Seasonal variation of tropospheric bromine monoxide over the Rann of Kutch salt marsh seen from space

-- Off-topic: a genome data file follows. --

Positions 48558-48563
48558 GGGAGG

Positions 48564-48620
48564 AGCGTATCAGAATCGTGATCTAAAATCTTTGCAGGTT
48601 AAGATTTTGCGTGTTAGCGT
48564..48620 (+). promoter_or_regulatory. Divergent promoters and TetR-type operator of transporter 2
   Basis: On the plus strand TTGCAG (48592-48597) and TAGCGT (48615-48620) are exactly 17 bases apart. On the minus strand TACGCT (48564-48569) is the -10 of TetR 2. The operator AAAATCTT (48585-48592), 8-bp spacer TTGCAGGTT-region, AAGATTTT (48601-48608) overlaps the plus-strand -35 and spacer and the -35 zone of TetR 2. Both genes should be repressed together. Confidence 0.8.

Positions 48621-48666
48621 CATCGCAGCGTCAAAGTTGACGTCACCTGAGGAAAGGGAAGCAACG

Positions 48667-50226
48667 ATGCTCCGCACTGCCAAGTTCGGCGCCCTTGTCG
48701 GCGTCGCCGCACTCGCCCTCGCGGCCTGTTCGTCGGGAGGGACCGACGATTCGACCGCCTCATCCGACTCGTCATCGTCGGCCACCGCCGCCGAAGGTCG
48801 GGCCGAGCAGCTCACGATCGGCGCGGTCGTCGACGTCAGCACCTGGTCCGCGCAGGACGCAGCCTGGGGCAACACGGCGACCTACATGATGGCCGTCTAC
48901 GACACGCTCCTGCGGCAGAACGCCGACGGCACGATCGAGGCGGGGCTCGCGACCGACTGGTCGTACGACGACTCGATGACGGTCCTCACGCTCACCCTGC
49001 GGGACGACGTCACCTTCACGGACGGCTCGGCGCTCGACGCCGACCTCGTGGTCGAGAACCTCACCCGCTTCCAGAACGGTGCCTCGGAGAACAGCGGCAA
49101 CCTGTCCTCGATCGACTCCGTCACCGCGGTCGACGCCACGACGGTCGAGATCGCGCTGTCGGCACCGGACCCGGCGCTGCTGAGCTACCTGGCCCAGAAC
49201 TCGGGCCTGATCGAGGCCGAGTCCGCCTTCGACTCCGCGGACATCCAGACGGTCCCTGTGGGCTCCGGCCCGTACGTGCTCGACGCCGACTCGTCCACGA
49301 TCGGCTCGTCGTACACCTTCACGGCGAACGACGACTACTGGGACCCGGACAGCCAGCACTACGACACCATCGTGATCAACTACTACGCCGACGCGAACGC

Abstract. The Rann of Kutch (India and Pakistan) is one of the largest salt deserts in the world. Being a so-called "seasonal salt marsh", it is regularly flooded during the Indian summer monsoon. We present 10 years of bromine monoxide (BrO) satellite observations by the Ozone Monitoring Instrument (OMI) over the Great and Little Rann of Kutch. OMI spectra were analysed using Differential Optical Absorption Spectroscopy (DOAS) and revealed recurring high BrO vertical column densities (VCDs) of up to 1.4 × 1014 molec cm−2 during April/May, but no significantly enhanced column densities during the monsoon season (June–September). In the following winter months, the BrO VCDs are again slightly enhanced while the salty surface dries up. We investigate a possible correlation of enhanced reactive bromine concentrations with different meteorological parameters and find a strong relationship between incident UV radiation and the total BrO abundance. In contrast, the second Global Ozone Monitoring Instrument (GOME-2) shows about 4 times lower BrO VCDs over the Rann of Kutch than found by OMI and no clear seasonal cycle is observed. One reason for this finding might be the earlier local overpass time of GOME-2 compared to OMI (around 09:30 vs. 13:30 LT), as the ambient conditions significantly differ for both satellite instruments at the time of the measurements. Further possible reasons are discussed and mainly attributed to instrumental issues. OMI additionally confirms the presence of enhanced BrO concentrations over the Dead Sea valley (Israel/Jordan), as suggested by former ground-based observations. The measurements indicate that the Rann of Kutch salt marsh is probably one of the strongest natural point sources of reactive bromine compounds outside the polar regions and is therefore supposed to have a significant impact on local and regional ozone chemistry.